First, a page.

As scenic as Ireland was at times, I was happy to now be in Wales. After a week of traveling around Ireland with my friends in a rental car, I had taken the ferry from Dublin, Ireland to Holyhead, Wales (in the United Kingdom) and I had three short days to get myself, my bicycle and all of my earthly possessions to the nearby city of Liverpool before taking a train to Henley-on-Thames (near London) and staying with my family friends, Jill and Shaun, who were expecting me.
The ferry ride to Holyhead was an easy (but expensive) one. When I landed in Holyhead (at the very top of Holy Island), I immediately went to the nearby Lidl supermarket and loaded up on food and water. Then I got back on my bike and started cycling south. The goal for the day was to cover as much ground as possible so that for the following two days I wouldn’t have to rush to make it to Liverpool.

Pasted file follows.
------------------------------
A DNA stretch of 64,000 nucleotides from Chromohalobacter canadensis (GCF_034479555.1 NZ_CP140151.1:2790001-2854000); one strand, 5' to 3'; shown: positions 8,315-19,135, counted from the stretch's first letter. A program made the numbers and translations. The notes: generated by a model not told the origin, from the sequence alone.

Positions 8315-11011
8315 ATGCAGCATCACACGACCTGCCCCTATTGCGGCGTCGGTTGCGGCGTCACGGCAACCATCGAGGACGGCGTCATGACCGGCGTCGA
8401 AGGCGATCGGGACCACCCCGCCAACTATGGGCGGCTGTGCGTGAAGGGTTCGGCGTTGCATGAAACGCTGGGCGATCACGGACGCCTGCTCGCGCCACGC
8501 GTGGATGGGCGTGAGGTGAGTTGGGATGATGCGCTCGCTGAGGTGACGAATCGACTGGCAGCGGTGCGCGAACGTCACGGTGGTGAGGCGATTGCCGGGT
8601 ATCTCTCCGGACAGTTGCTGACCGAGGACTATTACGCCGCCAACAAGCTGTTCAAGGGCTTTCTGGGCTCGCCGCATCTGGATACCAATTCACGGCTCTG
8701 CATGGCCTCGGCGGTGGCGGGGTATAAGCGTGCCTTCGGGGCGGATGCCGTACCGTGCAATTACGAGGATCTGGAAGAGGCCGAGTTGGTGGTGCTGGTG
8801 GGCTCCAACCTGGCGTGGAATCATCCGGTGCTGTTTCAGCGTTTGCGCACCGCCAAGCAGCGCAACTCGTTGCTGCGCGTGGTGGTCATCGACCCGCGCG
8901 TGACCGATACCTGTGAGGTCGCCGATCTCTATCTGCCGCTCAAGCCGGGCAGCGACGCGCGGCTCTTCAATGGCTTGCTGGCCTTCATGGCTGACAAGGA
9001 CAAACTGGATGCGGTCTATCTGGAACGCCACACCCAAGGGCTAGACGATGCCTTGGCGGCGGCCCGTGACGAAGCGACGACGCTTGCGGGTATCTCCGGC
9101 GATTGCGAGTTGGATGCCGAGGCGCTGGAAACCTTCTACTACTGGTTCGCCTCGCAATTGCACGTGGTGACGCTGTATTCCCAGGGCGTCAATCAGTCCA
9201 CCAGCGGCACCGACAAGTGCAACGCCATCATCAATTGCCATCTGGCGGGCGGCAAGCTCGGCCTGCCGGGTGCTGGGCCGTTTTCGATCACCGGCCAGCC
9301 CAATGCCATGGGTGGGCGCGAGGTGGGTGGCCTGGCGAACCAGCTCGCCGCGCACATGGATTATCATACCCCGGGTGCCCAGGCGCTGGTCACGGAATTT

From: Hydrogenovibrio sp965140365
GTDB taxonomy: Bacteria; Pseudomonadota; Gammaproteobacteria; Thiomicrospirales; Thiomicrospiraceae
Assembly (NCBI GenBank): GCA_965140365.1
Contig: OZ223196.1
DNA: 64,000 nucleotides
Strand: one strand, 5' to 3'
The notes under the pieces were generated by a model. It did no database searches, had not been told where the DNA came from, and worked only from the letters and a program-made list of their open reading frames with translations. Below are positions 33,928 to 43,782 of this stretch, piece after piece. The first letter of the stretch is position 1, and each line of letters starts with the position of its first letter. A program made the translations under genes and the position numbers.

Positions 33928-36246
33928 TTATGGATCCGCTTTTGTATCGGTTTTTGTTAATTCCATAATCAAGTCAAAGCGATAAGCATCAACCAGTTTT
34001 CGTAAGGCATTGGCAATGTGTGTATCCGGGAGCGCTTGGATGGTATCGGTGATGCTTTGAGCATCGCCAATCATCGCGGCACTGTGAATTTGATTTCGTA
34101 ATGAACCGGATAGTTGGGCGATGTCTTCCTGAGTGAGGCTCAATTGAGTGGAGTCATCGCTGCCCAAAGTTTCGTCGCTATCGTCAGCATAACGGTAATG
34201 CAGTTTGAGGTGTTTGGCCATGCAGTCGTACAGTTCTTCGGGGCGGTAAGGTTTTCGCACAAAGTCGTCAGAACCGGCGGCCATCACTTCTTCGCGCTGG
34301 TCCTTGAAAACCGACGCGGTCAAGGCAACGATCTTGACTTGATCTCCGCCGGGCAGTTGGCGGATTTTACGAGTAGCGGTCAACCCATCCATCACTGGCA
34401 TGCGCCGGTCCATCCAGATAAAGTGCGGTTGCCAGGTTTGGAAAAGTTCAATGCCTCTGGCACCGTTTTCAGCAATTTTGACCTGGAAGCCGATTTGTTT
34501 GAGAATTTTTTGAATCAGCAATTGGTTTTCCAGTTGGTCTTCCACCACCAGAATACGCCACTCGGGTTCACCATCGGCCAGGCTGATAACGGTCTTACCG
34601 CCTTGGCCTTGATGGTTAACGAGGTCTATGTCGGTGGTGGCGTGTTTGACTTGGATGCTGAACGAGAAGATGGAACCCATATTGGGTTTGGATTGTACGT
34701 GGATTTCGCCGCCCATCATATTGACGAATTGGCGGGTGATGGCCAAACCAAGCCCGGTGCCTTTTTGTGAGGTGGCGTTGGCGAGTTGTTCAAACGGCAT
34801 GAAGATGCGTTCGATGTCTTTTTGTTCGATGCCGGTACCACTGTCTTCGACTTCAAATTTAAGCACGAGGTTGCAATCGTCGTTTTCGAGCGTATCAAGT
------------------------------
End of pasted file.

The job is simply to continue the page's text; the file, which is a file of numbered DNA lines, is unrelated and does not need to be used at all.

I’ve never been to Wales before, so I wasn’t sure what to expect, but I liked it there almost immediately. Compared to the crowded, narrow streets or Ireland, Wales felt wide open and relaxed. There were far fewer cars on the road and the streets went in much straighter lines most of the time. I could breathe again!
After just a short while I reached Britannia Bridge and then cycled across the nearby Menai Bridge that takes you from Anglesey Island to mainland Wales and the city of Bangor.
Leaving Bangor was when the real bike touring fun began. Rather than cycle along the coastline, which is the recommended cycling route, I chose to go uphill into a steep, mountainous area not even mapped by Google Maps.
It was here, near Aber Falls, that I ran into a Shepard escorting a few dozen sheep down the roadside. I pulled by bike to the side of the road, letting the man walk his few sheep down the road.